Hello and welcome to Panel by Panel, an analysis of panels from comics right here on The Duck and exploring what they do, how they work, and what we can learn from them.
We're mixing things up a bit this week by looking at three panels. We're talking about the three-beat sequence and how slowing down time is a helpful tool for arranging your comics. Our spotlight comic to illustrate this week's principle is the long-time Duck classic Charby the Vampirate by Amelius.
We'll look at this deceptively simple but useful three-beat sequence from the update “Shields Deployed.”
Before we begin, be sure you visit the comic, leave a comment, and look at these three panels in the context of the larger page.
So what is going on here? Well, we generally consider panels to be abstracted slices of time. The shape may change, and the way we see a moment play out might vary, hence the abstraction, but generally, in most comics, a panel is like a single moment in time. Because we are getting moments and space on the page is limited, we tend to jump forward quite a bit in a sequence, panel to panel. In that sense, if we were watching a movie, it would be like cutting out certain frames.
In comics, we understand the language and know that the gutter, the space between, takes us to different moments in time. This was brilliantly explained in Scott McCloud's book Understanding Comics:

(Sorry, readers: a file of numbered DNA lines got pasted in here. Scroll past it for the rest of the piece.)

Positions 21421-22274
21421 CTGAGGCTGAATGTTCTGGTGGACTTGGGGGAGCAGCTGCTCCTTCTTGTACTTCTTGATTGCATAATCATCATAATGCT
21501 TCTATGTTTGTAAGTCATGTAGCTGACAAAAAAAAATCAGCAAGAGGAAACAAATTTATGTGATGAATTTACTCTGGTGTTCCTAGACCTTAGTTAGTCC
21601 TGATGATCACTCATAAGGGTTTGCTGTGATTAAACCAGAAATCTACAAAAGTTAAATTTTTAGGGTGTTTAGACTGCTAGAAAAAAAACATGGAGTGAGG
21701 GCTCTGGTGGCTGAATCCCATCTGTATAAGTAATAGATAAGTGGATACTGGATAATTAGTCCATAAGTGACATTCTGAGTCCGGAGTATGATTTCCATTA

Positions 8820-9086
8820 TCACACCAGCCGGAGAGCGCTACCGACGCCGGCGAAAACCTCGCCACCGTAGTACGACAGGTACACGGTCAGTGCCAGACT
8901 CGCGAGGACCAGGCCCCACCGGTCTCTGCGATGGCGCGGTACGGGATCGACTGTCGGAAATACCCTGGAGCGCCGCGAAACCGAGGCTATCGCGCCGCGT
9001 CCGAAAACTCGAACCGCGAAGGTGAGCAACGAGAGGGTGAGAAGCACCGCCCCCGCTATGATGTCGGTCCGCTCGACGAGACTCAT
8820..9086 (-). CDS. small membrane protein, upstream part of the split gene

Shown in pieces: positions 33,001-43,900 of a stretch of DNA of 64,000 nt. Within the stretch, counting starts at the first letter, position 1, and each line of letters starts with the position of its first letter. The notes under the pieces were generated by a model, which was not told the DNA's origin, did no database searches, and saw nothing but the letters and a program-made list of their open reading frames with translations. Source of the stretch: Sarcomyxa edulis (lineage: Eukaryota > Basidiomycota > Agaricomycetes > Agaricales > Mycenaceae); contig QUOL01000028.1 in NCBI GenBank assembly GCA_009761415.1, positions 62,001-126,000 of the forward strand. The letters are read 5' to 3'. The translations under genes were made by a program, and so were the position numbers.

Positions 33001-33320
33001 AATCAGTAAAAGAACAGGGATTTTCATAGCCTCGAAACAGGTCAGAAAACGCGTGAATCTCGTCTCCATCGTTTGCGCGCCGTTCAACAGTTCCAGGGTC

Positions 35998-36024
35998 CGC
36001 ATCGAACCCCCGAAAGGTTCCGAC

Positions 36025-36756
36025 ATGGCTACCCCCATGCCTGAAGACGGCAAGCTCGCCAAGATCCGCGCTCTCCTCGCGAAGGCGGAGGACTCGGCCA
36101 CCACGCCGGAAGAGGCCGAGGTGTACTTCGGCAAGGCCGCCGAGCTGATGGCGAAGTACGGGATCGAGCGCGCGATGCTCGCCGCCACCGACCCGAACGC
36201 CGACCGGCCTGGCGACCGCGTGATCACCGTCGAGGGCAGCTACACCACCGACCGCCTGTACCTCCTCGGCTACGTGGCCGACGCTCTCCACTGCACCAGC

What we see in the sequence I chose for Charby the Vampirate is a sequence where the gutters are still creating a break in time, but due to the relatively minor changes in the action of the subject in the panels, we get the sense that this is far less time progression between moments compared to other parts of the source page. However, ironically enough, the character's confusion is also drawn out by extending the sequence depicting the actions that show confusion. So these three beats end up doing a lot to sell what is happening now.
Again, it is weird to consider, right? The three beats shorten the time jump between the images but simultaneously lengthen the gag, almost like slowing time. Comics are great.
But now, a question for you: Do you have a variation on this three-beat sequence in your comic? Please share an example of what you've done that is similar to this. I expect many of us to have similar moments in our work. My guess? It might be a two-panel sequence.
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hpkomic at 12:24PM, June 17, 2022
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